Cyber-psychologist: Government breaching children's rights as tech companies allowed to 'monetise harm'

Irish governments are breaching the constitutional rights of children by failing to introduce, and implement, laws to protect them from online harms, a leading cyber-psychologist has said.

Cyber-psychologist: Government breaching children's rights as tech companies allowed to 'monetise harm'

Irish governments are breaching the constitutional rights of children by failing to introduce, and implement, laws to protect them from online harms, a leading cyber-psychologist has said.

Dr Mary Aiken, an academic advisor both here and abroad, told the Oireachtas Justice Committee that social technology companies profit by promoting “extreme content” aimed at children.

She said recommendations made three years ago by the Law Reform Commission, the official State legal advisory body, had gone unimplemented and that, in the meantime, “thousands of more children” had been needlessly exposed to “repugnant, toxic and life-damaging material”.

Speaking at the third session of the justice committee's hearings on online harmful communication, Dr Aiken said that this “must stop” and said legislators “need to act urgently”.

Dr Aiken, attached to the University of East London, said the Constitution recognised the rights of all children and obliged the State, as far as practicable, “by its laws protect and vindicate those rights”.

She said: “Exposing Irish children to a range of online harms is a fundamental breach of their constitutional rights.”

Dr Aiken has advised various agencies, including Europol, the EU police agency, and governments, including the UK authorities.

She said that no countries have, as of yet, established a regulatory framework for online harms, but that Britain “will be the first”.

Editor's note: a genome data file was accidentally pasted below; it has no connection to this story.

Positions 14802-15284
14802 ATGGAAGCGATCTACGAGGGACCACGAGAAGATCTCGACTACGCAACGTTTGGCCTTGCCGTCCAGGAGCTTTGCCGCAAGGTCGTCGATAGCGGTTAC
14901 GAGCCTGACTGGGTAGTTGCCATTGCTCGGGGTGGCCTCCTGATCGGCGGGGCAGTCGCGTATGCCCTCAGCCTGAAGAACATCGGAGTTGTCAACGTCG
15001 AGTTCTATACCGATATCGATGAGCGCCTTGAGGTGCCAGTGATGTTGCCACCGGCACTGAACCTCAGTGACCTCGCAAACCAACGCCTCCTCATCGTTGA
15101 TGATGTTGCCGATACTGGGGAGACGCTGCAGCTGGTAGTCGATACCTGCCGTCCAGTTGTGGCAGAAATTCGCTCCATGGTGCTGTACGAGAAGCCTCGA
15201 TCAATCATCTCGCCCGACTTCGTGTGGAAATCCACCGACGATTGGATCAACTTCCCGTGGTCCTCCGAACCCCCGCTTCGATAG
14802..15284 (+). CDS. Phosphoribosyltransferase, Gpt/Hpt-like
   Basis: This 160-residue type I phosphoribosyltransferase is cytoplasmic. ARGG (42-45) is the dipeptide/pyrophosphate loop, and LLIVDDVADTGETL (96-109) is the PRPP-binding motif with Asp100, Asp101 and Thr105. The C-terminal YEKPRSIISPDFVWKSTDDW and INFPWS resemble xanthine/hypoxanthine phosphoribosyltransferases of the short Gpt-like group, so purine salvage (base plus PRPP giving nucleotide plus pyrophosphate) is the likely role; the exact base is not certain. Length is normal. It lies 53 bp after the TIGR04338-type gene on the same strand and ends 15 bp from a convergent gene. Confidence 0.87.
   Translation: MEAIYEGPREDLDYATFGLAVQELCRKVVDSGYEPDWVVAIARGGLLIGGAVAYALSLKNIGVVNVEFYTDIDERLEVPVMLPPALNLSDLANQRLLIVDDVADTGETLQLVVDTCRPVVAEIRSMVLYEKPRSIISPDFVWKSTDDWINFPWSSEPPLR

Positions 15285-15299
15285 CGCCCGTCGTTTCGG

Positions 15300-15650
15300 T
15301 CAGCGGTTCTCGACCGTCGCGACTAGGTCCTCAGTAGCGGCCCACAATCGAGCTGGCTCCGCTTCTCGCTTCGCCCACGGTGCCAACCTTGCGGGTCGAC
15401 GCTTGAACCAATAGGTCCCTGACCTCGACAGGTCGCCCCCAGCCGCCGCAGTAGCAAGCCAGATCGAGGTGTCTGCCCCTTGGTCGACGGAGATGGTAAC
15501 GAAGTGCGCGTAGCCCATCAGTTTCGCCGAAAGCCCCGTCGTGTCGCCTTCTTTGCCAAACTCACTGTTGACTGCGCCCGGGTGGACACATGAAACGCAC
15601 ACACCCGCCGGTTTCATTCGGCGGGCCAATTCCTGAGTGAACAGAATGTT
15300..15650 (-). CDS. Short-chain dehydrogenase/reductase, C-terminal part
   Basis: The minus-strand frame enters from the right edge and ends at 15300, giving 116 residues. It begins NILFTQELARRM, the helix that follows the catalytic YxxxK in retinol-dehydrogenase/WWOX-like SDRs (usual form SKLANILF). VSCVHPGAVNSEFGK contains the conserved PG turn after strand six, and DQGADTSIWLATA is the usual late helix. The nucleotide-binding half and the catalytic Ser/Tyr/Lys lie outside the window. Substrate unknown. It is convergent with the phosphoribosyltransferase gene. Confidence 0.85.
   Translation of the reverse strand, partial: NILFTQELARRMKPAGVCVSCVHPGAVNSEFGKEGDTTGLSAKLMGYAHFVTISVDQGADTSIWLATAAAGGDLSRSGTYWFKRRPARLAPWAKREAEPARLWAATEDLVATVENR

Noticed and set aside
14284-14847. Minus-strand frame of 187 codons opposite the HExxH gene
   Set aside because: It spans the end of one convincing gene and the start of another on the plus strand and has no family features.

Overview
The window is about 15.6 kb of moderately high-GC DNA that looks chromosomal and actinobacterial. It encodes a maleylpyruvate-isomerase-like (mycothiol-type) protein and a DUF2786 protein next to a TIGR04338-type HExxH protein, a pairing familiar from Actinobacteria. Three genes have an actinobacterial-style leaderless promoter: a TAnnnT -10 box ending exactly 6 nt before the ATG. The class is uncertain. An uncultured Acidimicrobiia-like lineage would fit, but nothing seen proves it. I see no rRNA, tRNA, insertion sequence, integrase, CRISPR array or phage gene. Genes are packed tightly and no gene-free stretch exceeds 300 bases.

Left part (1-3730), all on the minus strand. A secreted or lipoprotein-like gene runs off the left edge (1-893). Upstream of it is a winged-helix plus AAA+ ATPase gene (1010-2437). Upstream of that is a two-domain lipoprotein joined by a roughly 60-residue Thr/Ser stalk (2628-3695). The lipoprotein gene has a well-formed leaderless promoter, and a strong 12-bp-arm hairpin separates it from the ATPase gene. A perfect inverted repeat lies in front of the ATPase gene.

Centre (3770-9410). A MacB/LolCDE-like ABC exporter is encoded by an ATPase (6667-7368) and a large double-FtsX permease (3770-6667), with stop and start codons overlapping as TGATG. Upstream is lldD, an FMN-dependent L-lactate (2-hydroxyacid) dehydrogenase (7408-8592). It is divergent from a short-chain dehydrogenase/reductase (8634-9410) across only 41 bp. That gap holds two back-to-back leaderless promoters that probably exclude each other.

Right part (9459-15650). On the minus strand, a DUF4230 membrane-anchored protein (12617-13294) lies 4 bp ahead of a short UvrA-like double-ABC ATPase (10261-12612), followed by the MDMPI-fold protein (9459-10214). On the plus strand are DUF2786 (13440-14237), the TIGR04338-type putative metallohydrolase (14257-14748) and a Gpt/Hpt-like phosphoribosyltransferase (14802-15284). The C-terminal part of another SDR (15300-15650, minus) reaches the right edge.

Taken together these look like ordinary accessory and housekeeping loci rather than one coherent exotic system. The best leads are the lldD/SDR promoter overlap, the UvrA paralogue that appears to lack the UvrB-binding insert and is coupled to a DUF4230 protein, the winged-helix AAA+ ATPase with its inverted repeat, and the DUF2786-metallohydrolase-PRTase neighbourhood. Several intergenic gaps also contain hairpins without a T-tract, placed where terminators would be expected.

She said: “Unfortunately, Ireland, an important hub for technology companies should be demonstrating cyber leadership, but has made little or no progress to date despite numerous investigations and reports.”

Dr Aiken said unfettered technology had exploited the vulnerabilities of children:

Monetising harm by designing intelligent algorithms to promote extreme content, and harvest dollars from a child in the ‘attention economy’ is not about celebrating access; it is about exploitation.

She accused the internet companies of denying any responsibility.

“While adults debate, posture and play ‘pass the blame parcel’, the social technology industry keeps thriving, money keeps flowing, and the online harm continues.”

Dr Aiken said Britain was acting because it was facing a “tsunami” of problem behaviour stemming on online harms and claimed that mental health services in Ireland were also being “overwhelmed” by the impact on children.

She said “feral behaviour” currently operated in the cyber world, where there were “no consequences” and that the “only way to modify behaviour” was to put laws in place.

She said the behaviour needed to be seen on a “continuum” and that lesser offences needed to be tackled before they “escalated” to more serious ones.

Sinn Féin deputy Martin Kenny put it to her that the internet providers seem to “step back” from behaviour on their platforms as if they were “bystanders”.

Dr Aiken said social technology companies needed to be held accountable, saying they have been “allowed define themselves” and that Facebook even called itself a “movement”.

She said legal difficulties should not prevent action being taken and that, like with all social issues, and that the problem could not just be looked at from a legal point of view.

Responding to suggestions of waiting for an EU response, with proposals supposed to be coming down the tracks, she said Ireland should act now.

“The government has been aware and has failed to act. Harm is being done while we sit and wait,” she said.

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